5. Lead Settlement Counsel challenges the PTC's standing to appeal the District Court's orders. Because the question of the PTC's standing was not raised before, or addressed by, the District Court, we would ordinarily remand this cause for a determination of PTC's standing. Such a remand is not necessary here, however, since we are satisfied that the individual appellants have alleged facts sufficient to establish their standing, and Lead Settlement Counsel does not suggest otherwise. See Bennett v. Spear, 520 U.S. 154, 168, 117 S.Ct. 1154, 137 L.Ed.2d 281 (1997) (allegation of facts sufficient to show standing suffices to withstand motion to dismiss).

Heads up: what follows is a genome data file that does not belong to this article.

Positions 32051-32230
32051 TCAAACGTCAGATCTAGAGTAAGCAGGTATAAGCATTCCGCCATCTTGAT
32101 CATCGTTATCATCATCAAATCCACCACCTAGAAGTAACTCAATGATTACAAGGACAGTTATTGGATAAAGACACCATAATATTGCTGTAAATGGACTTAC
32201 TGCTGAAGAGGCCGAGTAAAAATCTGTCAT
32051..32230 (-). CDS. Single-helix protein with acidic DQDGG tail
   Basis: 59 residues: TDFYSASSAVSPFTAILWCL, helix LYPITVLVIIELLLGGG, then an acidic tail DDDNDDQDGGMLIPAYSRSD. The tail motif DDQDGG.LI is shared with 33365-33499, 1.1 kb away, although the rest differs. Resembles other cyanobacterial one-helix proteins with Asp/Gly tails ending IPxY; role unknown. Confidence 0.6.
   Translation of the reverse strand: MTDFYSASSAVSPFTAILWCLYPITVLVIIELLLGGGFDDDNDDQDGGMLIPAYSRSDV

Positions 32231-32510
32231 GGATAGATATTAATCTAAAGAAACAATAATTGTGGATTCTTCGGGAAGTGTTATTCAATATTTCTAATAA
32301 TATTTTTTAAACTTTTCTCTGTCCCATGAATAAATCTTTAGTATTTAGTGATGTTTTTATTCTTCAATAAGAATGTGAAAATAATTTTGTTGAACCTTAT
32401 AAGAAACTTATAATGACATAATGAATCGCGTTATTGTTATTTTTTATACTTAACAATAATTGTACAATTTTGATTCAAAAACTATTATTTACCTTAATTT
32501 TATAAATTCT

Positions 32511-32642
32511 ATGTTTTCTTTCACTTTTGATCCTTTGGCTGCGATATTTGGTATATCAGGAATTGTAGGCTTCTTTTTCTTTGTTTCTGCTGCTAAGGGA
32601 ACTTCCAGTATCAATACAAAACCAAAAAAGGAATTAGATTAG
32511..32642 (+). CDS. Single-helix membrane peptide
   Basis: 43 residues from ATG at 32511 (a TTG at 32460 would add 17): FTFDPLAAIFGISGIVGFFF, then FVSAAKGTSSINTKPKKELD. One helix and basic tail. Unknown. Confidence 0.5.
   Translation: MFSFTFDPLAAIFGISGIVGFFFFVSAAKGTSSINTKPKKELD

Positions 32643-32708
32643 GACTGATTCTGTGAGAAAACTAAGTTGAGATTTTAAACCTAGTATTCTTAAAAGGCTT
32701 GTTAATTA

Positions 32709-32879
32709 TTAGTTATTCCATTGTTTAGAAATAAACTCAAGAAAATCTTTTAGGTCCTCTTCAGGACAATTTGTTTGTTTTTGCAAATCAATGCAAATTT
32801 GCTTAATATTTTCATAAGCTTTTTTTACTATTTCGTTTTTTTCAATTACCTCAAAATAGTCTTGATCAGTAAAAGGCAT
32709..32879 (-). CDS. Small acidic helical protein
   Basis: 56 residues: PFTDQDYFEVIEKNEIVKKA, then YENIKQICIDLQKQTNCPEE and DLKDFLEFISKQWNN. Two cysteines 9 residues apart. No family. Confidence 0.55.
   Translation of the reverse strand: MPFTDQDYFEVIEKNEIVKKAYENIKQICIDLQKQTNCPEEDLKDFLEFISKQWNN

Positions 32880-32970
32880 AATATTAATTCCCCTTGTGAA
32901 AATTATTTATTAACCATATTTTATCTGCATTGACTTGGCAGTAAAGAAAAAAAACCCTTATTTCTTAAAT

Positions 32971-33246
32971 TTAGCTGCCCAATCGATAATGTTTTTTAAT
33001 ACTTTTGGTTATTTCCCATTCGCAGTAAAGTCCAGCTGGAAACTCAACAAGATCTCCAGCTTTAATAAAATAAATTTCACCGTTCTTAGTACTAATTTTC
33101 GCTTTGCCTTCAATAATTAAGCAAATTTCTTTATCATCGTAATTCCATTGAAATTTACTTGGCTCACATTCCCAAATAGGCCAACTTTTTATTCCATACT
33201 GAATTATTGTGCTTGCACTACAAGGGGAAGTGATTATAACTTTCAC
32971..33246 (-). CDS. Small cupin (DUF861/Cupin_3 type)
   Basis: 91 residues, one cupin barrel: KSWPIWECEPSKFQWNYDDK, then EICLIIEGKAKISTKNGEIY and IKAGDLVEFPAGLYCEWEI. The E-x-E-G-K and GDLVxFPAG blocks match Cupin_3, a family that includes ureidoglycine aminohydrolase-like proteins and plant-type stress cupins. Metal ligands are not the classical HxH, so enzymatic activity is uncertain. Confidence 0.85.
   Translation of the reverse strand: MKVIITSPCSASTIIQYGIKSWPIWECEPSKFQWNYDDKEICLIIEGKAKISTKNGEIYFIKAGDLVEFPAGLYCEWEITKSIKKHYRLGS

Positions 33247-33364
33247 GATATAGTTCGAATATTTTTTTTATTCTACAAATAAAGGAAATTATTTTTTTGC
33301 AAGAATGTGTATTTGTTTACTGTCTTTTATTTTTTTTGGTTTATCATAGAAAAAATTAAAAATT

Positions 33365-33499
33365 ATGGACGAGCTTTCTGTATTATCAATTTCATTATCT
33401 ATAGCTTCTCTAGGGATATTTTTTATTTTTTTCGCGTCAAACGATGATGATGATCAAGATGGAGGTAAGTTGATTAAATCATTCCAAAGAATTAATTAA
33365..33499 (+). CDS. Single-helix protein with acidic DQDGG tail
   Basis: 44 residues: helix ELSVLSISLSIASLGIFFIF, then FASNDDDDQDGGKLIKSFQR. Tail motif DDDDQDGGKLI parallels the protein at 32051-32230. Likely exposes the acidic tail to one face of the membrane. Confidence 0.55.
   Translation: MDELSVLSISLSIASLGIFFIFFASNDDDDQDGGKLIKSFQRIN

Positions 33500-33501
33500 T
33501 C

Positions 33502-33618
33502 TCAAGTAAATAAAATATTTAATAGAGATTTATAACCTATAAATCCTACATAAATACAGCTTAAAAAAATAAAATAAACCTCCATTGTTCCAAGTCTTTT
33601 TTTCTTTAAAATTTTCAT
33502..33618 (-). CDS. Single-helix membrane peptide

6. For example, the American Jewish Joint Distribution Committee was asked to distribute funds to needy Jewish Holocaust survivors. See In re Holocaust Victim Assets Litig., 302 F.Supp.2d at 99.
JOSÉ A. CABRANES, Circuit Judge.